Machine Learning & Big Data Blog

Operationalization and Orchestration: the Keys to Data Project Success

4 minute read
Basil Faruqui

Data is vital to the success of every company. The amount of data available is staggering (and growing exponentially). But simply having the data isn’t enough; companies must also utilize it correctly. Unfortunately, businesses struggle to get into production the data projects that turn all this data into insights. In fact, in 2018, Gartner® predicted in their report entitled “Predicts 2019: Artificial Intelligence Core Technologies” that through 2022 only 15 percent of cutting-edge data projects would make it into production. Looking at this from the other side—85 percent of data projects will fail to produce results. Pretty staggering, right? In its Top Trends in Data and Analytics, 2022 report, Gartner points out that by 2024, organizations that lack a sustainable data and analytics operationalization framework will have their initiatives set back by up to two years.

As companies start to recognize that they need to build operationalization into their plans, the industry has begun to put a renewed focus on IT operations (ITOps). That has resulted in a plethora of variations around data (DataOps), machine learning (MLOps), artificial intelligence (AIOps), and analytics modeling (ModelOps). This boom has even spawned the term XOps, which some people in the industry are interpreting on a lighter note as, “we don’t know what’s coming next but it will involve Ops somehow, so we’ll fill in the blank later.” Ultimately, businesses know that they can have a project that works well in prototype in one location, but if it can’t be scaled nationally or globally, the project has essentially failed.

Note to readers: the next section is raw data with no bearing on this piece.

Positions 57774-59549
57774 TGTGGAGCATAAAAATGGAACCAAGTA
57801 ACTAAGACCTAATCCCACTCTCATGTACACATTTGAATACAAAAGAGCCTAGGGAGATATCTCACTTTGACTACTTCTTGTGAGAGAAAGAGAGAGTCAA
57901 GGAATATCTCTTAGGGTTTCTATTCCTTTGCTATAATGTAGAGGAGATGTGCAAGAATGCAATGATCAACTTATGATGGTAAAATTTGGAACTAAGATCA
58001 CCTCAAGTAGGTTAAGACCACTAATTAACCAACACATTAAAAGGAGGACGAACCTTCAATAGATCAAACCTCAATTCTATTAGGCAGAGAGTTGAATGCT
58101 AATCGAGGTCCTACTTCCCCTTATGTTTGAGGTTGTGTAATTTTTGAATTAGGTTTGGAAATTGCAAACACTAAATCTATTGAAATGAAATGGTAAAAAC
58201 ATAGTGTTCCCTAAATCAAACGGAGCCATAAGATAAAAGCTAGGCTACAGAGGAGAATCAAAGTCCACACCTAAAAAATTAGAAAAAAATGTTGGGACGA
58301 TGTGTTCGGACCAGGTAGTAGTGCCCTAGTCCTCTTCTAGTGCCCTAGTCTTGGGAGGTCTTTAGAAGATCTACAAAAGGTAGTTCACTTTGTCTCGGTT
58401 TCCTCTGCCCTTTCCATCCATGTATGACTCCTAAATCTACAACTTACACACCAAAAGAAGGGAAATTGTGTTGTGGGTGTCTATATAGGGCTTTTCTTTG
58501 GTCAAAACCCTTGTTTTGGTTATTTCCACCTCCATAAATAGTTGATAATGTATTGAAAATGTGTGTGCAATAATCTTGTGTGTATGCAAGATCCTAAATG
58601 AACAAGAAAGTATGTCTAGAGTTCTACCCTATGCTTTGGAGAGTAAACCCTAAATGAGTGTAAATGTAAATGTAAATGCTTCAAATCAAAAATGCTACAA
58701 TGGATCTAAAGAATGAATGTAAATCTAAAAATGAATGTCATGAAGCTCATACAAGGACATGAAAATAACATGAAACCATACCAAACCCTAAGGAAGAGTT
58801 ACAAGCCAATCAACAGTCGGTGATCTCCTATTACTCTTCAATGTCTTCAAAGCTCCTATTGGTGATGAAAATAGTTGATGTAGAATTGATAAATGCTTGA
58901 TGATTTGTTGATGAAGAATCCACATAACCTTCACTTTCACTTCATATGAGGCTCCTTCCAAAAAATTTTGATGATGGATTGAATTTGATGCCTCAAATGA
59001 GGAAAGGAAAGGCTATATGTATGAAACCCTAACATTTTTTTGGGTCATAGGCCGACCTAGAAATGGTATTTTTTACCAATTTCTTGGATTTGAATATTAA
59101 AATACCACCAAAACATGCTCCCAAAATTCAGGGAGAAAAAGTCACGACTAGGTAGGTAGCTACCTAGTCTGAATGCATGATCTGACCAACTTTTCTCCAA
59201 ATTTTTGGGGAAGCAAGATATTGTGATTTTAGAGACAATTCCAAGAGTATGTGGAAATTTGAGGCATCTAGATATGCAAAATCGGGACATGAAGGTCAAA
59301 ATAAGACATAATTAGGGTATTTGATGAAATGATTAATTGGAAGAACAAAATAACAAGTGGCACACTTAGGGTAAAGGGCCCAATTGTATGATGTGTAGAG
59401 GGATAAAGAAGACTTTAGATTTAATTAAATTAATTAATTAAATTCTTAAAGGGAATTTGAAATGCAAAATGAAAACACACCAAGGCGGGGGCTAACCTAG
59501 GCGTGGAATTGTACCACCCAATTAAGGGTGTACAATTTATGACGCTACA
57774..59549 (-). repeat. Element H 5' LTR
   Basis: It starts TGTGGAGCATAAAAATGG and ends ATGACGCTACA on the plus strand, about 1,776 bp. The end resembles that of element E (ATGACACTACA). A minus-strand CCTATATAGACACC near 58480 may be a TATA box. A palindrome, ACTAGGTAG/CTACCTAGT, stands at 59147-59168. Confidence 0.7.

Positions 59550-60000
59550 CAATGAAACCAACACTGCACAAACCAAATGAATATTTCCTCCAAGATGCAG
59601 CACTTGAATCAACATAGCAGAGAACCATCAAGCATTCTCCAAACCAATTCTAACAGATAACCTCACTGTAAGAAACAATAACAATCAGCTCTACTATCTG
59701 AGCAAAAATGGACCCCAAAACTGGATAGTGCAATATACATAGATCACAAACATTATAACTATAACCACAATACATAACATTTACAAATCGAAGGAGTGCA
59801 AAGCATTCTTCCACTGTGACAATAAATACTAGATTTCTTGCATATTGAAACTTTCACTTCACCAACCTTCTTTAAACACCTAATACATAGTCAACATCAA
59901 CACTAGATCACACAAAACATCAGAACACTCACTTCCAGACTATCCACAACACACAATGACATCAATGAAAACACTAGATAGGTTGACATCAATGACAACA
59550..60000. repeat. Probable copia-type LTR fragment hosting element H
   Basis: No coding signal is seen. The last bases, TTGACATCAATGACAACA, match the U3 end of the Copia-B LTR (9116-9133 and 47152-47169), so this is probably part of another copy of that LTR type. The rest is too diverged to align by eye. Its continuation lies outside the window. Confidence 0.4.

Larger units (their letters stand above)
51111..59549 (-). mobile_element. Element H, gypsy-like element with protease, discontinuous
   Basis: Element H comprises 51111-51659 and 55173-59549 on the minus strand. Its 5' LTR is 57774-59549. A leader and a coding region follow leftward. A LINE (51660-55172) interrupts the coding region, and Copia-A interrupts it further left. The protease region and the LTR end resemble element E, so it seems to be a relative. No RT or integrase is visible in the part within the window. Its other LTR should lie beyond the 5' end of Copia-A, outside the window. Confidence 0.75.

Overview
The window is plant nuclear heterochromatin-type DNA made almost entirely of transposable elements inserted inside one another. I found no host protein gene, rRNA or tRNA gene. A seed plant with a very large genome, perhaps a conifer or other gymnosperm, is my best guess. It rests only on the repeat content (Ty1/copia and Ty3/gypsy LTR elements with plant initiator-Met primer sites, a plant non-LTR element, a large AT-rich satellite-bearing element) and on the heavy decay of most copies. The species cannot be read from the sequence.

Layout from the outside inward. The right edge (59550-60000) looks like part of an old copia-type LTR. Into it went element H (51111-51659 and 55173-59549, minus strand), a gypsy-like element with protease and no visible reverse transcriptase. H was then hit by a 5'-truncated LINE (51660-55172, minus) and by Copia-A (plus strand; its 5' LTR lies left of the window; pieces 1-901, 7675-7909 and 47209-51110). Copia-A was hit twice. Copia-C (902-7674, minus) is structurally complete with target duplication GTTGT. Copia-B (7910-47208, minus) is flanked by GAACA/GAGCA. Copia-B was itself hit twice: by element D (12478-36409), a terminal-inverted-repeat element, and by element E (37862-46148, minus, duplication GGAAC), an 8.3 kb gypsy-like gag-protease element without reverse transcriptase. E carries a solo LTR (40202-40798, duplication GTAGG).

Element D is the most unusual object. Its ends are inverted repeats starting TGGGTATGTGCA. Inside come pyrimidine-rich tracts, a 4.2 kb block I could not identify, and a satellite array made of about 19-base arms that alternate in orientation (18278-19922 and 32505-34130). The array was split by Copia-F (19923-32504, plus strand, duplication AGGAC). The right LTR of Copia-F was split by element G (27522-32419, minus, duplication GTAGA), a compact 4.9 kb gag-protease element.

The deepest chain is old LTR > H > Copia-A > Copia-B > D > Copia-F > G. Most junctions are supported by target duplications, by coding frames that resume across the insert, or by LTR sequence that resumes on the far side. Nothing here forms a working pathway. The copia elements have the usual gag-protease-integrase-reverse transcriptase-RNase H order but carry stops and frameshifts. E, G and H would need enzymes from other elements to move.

Another reason data projects are so difficult to move to production is the sheer number of moving parts involved. Every data project has the same four basic stages, which are the building blocks of data pipelines: data ingestion from multiple sources, data storage, data processing, and insight delivery. Each of these stages involves a significant amount of technology and moving parts.

Four Stages—Building Blocks of Data Pipelines

  1. Data ingestion
  2. Data storage
  3. Data processing
  4. Insight delivery

Looking at each stage, it quickly becomes apparent there are a lot of components across many application, data, and infrastructure technologies. Ingestion involves orchestrating data from traditional sources like enterprise resource planning (ERP) and customer relationship management (CRM) solutions, financial systems, and many other systems of record. This data is often combined with additional data from devices, sensors, social media, weblogs, and Internet of Things (IoT) sensors and devices, etc.

Storage and processing are also extremely complex. Where and how you store data depends significantly on persistence, the relative value of the data sets, the rate of refresh for your analytics models, and the speed at which you can move the data to processing. Processing has many of the same challenges: How much pure processing is needed? Is it constant or variable? Is it scheduled, event-driven or ad hoc? How do you minimize costs?

The last mile of the journey involves moving the data output to systems that provide the analytics. The insights layer is also complex and continues to shift. When the market adopts a new technology or capability, companies regularly adopt that shiny new thing. This constant innovation of new data technologies creates pressure and churn that can bring even the best operations team to its knees.

It’s important to be nimble. You must be able to easily adopt new technologies. Remember—if a new data analytics service is not in production at scale, you are not getting any actionable insights, and as a consequence, the organization is not getting any value from it, whether it is generating revenue or driving efficiencies and optimization.